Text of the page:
Goal: Margaret A. Hamburg, M.D., Commissioner of Food and Drugs
Target: Demand a proportionate quota for female bodies in drug trials
The Food and Drug Administration (FDA) expressly barred women from drug trials until 1993, and while they are no longer explicitly excluded, drug testing continues to be wildly disproportionate when it comes to the female body.
This is part of a larger cultural bias that holds the biological male body as the default human body, to the deficit of biological females. While this ideology is harmful sociologically and politically to women and girls, the exclusion or disproportionate testing of female bodies in drug trials is outright dangerous and should be unlawful.
When drugs harmful to women’s health are approved without proper testing, it is women who suffer the consequences. The chemical differences in female and male bodies produce a profound effect on the way medication works within the body, and the repercussions of inadequate study cannot be overstated: when women are administered drugs by their doctors, they are for all intents and purposes being treated as uninformed guinea pigs.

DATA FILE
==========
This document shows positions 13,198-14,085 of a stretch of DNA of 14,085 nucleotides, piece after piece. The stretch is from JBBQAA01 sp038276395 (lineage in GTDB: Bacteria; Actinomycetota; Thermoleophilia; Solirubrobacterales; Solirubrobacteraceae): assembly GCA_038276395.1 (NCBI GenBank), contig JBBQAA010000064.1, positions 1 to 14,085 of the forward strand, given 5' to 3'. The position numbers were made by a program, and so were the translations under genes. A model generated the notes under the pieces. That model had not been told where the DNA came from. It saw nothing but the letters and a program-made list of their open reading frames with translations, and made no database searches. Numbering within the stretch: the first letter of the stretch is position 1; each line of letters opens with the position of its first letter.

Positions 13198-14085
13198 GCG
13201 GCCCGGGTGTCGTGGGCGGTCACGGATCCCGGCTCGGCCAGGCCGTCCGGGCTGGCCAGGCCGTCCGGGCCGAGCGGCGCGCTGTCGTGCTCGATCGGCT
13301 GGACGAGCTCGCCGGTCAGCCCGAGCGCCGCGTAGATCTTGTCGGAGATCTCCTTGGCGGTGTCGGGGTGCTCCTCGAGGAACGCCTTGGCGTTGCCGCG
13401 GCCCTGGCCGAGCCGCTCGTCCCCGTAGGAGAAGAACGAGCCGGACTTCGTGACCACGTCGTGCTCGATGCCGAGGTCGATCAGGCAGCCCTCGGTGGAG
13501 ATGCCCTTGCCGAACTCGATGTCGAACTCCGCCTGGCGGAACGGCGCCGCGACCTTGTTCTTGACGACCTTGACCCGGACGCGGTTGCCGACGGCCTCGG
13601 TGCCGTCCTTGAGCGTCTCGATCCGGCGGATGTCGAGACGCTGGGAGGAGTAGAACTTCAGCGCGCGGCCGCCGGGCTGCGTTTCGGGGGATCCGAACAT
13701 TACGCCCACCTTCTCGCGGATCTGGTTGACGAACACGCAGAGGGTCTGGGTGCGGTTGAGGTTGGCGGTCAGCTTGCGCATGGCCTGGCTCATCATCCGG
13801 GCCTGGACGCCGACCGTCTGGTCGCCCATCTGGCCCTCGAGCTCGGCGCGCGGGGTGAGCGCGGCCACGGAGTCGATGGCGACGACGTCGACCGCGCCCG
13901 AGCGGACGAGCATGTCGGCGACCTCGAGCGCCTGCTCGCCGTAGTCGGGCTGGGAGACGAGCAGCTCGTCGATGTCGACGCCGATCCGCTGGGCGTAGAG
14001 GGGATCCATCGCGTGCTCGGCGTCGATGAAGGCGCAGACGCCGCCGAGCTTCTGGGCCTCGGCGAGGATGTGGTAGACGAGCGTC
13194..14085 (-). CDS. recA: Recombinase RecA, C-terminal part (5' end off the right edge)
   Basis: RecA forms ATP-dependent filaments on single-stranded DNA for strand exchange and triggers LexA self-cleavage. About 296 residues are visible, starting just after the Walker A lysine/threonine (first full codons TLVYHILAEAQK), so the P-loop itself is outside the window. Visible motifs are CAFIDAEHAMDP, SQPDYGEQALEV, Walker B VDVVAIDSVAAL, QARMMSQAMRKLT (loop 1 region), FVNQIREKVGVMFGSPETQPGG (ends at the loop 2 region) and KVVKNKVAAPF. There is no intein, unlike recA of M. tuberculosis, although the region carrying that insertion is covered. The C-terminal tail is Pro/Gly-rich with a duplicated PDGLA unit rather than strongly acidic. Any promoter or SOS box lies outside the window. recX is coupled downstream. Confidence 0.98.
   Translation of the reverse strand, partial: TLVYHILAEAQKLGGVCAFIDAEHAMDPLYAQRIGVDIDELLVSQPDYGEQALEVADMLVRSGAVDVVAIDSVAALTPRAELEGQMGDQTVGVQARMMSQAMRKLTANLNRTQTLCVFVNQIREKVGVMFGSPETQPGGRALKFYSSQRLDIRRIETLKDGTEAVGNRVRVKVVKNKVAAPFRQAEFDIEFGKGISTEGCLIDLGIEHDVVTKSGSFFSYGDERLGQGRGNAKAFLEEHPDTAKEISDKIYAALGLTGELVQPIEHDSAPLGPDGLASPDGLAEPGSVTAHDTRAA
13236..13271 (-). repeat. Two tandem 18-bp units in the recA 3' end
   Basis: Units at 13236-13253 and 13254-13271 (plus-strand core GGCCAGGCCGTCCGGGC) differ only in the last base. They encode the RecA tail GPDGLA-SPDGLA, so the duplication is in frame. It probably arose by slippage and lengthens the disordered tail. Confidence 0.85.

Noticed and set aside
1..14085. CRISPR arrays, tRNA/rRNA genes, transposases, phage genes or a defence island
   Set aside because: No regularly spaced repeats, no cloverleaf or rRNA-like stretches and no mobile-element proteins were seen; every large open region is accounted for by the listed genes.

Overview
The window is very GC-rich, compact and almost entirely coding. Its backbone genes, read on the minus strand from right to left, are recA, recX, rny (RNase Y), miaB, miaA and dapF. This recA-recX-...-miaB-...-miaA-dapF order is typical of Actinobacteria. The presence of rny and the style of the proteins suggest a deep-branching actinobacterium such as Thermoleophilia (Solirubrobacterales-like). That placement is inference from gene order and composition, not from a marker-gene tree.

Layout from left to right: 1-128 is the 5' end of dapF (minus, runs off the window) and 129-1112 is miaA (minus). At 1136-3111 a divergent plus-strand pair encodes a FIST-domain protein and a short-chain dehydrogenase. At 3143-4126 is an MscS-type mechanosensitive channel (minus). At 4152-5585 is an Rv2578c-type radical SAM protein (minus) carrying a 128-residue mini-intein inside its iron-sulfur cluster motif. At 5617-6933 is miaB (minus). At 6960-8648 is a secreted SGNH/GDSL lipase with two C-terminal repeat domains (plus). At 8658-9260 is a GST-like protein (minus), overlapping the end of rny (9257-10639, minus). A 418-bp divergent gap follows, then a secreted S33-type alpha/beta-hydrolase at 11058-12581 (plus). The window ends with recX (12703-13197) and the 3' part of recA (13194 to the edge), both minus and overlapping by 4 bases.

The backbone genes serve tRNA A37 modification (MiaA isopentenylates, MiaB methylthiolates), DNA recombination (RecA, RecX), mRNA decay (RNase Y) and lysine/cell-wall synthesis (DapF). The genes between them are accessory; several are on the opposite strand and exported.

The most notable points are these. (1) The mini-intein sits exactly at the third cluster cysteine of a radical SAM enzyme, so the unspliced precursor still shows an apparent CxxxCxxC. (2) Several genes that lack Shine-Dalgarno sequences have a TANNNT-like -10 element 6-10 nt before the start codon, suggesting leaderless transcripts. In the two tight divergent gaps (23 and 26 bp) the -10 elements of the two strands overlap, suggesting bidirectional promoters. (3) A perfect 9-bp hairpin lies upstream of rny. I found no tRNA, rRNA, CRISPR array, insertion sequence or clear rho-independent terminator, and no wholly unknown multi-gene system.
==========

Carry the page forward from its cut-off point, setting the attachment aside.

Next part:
We demand an end to women being treated as second-class citizens in drug testing. Please sign this petition to urge the FDA to institute a mandatory quota for female bodies in drug trials, reflective of the population.
Dear Margaret A. Hamburg, M.D.,
As citizens, we look to the Food and Drug Administration to protect us from harmful substances or side effects from medication. But how can we trust the FDA when it is so negligible with 51% of the population?
Women deserve equal treatment in drug trials. Male bodies are not the default body, and female bodies are not ‘the other’. The harmful repercussions of this inequality in drug testing are felt in women all over the United States, who are treated as guinea pigs when their body chemistry rejects medication solely tested on men.
We demand a proper quota for female bodies in drug trials. This discrimination has gone on for far too long, and we will not abide it any longer.
[Your Name Here]
photo credit: Gates Foundation via Flickr